Each team member of Grokability embraces this principle which leads to less conflict and frustration among team members, in addition to outstanding customer service and increased productivity because the typical blame game, which we see too often in exchanges where something goes awry, vanishes when everyone involved openly recognizes their role in the situation. With that authenticity, tensions naturally dissolve.

In our effort to formally hold ourselves accountable, we’ve revamped our 360-review process to ensure that we’re holding true to the tenets of the conscious culture pledge.

As an added benefit, cultivating a conscious culture attracts talent. Our newest team member, Support Engineer, Osei Owusu, has this to say about his decision to leave his large corporate job to join our team:

Grokability’s commitment to culture, community and the well-being of each team member propelled me to join this amazing company.

Osei Owusu, Support Engineer at Grokability, Inc.

Accountability has such far-reaching effects, impacting our individual employees, the team as a whole, and the business itself. As a growing business with a small, but dedicated, team, time is often in short supply, but the time we’ve spent encouraging accountability and adhering to conscious culture principles, has been one of the most powerful things we’ve done to ensure Grokability’s success now and into the future.

We’re so committed to accountability and transparency here that we’ve also joined the Baremetrics Open Startups program, which provides an (anonymized) look into our subscription income that’s available to everyone at any time.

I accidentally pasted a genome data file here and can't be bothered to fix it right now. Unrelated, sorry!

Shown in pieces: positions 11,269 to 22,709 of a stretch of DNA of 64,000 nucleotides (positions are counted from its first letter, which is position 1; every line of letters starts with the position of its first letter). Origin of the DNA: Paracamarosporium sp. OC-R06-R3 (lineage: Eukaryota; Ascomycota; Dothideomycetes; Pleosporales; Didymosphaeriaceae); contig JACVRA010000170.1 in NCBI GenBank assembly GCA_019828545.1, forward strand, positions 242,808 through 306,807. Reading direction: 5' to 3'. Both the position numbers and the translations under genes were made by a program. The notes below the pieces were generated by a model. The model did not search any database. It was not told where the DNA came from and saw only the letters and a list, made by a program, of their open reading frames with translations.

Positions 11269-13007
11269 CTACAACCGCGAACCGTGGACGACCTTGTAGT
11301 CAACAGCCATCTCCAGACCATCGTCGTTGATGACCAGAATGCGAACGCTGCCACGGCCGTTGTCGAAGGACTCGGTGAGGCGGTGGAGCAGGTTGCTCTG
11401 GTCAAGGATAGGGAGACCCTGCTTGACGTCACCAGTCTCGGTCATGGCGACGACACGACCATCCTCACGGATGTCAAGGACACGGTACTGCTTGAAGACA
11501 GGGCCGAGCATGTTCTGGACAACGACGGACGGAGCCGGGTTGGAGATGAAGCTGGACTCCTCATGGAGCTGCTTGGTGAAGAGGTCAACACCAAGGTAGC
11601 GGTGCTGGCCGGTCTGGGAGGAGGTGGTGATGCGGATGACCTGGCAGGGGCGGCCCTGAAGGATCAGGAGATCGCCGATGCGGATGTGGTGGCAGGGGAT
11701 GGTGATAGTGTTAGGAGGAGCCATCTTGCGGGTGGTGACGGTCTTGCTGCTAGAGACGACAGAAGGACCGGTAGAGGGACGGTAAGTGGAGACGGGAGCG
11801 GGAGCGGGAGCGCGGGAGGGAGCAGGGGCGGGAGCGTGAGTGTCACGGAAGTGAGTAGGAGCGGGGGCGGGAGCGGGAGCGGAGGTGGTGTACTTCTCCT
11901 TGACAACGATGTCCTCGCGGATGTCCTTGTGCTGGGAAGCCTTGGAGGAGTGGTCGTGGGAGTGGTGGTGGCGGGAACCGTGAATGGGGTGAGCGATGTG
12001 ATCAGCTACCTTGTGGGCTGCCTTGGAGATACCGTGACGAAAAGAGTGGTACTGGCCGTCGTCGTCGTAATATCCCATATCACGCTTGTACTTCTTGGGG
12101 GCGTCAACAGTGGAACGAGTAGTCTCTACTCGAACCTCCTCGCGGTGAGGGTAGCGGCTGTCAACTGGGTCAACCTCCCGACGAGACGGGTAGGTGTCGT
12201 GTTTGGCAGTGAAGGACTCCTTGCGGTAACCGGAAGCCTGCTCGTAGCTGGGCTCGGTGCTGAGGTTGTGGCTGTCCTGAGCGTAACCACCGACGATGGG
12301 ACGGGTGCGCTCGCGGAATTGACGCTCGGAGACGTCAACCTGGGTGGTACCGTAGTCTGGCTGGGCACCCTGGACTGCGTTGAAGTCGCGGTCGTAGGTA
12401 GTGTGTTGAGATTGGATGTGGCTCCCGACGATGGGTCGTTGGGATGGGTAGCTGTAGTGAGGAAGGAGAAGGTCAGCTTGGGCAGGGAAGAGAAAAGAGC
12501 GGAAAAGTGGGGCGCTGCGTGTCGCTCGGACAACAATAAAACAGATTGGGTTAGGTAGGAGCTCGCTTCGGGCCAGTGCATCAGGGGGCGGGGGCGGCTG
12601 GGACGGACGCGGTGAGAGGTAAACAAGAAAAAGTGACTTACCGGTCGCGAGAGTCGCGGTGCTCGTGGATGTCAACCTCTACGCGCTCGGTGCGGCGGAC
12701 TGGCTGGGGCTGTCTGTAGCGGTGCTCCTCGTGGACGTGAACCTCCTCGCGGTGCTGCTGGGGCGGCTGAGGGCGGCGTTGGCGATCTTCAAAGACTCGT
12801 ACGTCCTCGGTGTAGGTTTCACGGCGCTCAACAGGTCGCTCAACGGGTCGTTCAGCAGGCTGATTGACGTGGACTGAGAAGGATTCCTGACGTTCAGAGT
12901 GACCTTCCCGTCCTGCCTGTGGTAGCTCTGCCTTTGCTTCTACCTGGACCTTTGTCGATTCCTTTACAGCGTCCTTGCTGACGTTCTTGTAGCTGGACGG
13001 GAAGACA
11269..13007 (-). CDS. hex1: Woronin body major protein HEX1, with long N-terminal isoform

Moving forward

We encourage you to take a look at your own company culture and consider pledging to build a conscious company, to inspire change, and to encourage accountability. Be part of a growing movement, adhering to the highest ethical business and employee related standards, not only for your own company, but consider securing a Vendor Code of Conduct with your suppliers as well. Learn more about the stages of Conscious Culture Development to determine what stage your company is in and how you can strive for continuous improvement in your company culture.

Perhaps there may always be companies that focus only on share holders’ earnings, at the expense of their workers, but it is clear there is a sea change brewing among up-and-coming companies. Not only are we able to sleep better at night knowing that our company and our team is a force of positivity in the world, but day after day, we make the day to day of work life worthy of our time, energy, and effort. And in the end, that’s what it’s all about.

  1. Moen P, Kelly EL, Tranby E, Huang Q. Changing work, changing health: can real work-time flexibility promote health behaviors and well-being? J Health Soc Behav. 2011 Dec; 52(4):404-29.
  2. Williams JC. Reshaping the Work-Family Debate: Why Men and Class Matter. Cambridge, MA: Harvard University Press; 2010.
  3. Kirmeyer SL, Dougherty TW. Work Load, Tension, and Coping: Moderating Effects of Supervisor Support. Personnel Psychology. 1988;41(1):125–139.

About the author

Victoria Pak

Victoria has the proud distinction of being Grokability's first hire. She now serves as Grokability's Chief Operations Officer. Her background is in the academic and non-profit sectors, primarily instruction and training, educational technology, educational administration, and non-profit operations.

By Victoria Pak